When visiting Yosemite, the Grand Canyon, or any other of the vast number of protected scenic lands in the United States, most people are grateful that the land was set aside to be protected. But besides the immediate effects of conserving a piece of land, what other benefits do America’s Public Lands have on the green movement as a whole and how do they positively affect environmental stewardship?
Lately, this has become a topic of discussion and there have been multiple case studies on the subject. Let’s just examine two that were recently published in academic journals. One case study by Marc J. Stern, Robert B. Powell, and Nicole M. Ardoin showed the specific positive effect that being educated for a short time in a National Park can have. The article summarizes the study that the authors conducted on the influences of three and five day residential environmental education programs at the Great Smoky Mountains Institute on the participant’s environmental stewardship, connection with nature, awareness, and interest in learning and discovery among other things. The results of the study were significant positive short-term effects on all participants. In addition, long-term effects were noted in the areas of environmental stewardship and awareness, while the other areas did not have the same effect.
The participants in this study ranked their answer from one to five on how much they agreed with multiple statements. The statements that measured the environmental stewardship of the participants, included statements such as: I feel it’s important to take care of the environment, It’s important to protect as wide a variety of plants and animals as we possibly can, I might someday like to volunteer or work in a national park, I will turn the lights out when I leave a room, I am careful not to waste food, I am careful not to waste water, and finally, I talk to my friends and family about the environment. The statements that measured awareness included eight simple true/false/don’t know statements about the current state of the environment. Before and after results were compared. Three months after they left the park, they were tested again to see the long-term effects of visiting a national park. A significant increase was measured in every single one of these areas for environmental stewardship and awareness, not just for the short term but for the long term as well.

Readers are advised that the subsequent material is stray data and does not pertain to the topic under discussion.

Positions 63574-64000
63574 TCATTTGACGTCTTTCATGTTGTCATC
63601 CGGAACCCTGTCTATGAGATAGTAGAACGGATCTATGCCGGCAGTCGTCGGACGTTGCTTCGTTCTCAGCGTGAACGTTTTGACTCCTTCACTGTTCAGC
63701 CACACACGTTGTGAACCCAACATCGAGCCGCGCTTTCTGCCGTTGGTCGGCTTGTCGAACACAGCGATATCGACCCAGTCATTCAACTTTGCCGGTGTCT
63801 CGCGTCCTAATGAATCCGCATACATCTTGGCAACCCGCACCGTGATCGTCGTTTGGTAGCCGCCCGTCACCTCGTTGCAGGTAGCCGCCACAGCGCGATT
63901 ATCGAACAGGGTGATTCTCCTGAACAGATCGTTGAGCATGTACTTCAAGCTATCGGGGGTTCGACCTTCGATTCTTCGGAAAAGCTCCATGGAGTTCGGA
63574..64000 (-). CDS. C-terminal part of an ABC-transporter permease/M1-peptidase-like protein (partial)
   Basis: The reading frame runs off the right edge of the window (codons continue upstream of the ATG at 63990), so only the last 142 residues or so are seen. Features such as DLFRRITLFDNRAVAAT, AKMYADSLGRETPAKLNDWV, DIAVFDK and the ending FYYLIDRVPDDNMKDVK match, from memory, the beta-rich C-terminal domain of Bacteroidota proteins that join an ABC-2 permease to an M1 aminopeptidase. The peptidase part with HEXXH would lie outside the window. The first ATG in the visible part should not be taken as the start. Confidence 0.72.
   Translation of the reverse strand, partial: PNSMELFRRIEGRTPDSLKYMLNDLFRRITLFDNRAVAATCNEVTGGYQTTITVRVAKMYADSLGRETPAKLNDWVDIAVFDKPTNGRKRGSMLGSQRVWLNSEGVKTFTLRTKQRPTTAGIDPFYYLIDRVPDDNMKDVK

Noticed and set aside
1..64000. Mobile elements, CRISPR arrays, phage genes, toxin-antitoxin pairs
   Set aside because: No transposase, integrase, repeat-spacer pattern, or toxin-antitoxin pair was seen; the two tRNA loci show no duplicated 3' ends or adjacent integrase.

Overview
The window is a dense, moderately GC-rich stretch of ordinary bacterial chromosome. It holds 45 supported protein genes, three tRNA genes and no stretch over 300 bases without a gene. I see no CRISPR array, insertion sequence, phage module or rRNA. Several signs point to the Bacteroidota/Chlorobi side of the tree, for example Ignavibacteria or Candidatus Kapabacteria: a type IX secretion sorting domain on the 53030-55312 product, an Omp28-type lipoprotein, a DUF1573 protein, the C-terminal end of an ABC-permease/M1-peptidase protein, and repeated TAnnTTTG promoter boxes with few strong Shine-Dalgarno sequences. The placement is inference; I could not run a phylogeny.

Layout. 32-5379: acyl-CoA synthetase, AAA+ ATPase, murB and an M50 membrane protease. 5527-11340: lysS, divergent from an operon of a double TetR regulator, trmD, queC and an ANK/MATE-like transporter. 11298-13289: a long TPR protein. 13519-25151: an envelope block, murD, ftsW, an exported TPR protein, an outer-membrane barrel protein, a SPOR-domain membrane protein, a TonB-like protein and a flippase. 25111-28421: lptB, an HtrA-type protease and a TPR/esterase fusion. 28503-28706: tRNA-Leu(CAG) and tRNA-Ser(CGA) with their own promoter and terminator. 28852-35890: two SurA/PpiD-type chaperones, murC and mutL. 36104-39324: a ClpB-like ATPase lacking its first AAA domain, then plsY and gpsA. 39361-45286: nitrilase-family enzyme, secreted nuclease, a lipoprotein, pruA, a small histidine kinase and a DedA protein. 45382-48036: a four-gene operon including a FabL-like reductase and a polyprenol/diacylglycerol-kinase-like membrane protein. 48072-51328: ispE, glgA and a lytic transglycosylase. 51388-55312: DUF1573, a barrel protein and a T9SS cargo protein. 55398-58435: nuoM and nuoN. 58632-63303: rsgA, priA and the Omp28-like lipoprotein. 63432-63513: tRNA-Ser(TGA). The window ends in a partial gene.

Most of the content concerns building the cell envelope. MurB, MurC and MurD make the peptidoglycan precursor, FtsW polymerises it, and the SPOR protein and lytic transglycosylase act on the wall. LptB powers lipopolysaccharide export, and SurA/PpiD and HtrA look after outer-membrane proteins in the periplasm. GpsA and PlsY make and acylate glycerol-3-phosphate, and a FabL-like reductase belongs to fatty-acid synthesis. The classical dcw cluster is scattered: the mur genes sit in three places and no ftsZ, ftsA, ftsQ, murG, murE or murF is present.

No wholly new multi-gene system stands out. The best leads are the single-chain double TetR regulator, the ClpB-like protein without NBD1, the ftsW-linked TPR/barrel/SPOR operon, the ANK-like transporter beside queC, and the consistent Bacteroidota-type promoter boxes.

But, the majority of the 280 million people who visit the parks each year do not go to the for an environmental education program, they go for vacation and recreational purposes. How would this number of people going to the parks for other reasons positively affect their awareness and personal environmental stewardship? A second study produced almost identical results as the first study, but took into account those who just came for recreational purposes. The results showed that visiting a National Park can greatly increase the awareness and environmental stewardship of those who go, as their abstract explains,
“This research proposes experiential reciprocity as the process underlying the relationship between direct experience of a national park and perceived value of the park system and its role in preserving the environment. Cross-sectional data of people’s experience and perceptions of the United States National Park Service and their values and beliefs related to the park system indicate that a direct experience of a park increases the intrinsic value of the park, even for those who are already environmentally conscious.”
Again, with 280 million people visiting the National Parks each and every year, the two case study results show the massive positive effect that the National Parks have on the awareness and environmental stewardship of the population as a whole.
With more and more people who are coming to the parks each year, this effect can only increase-showing that setting aside land to be protected has a much farther reaching impact than one might expect.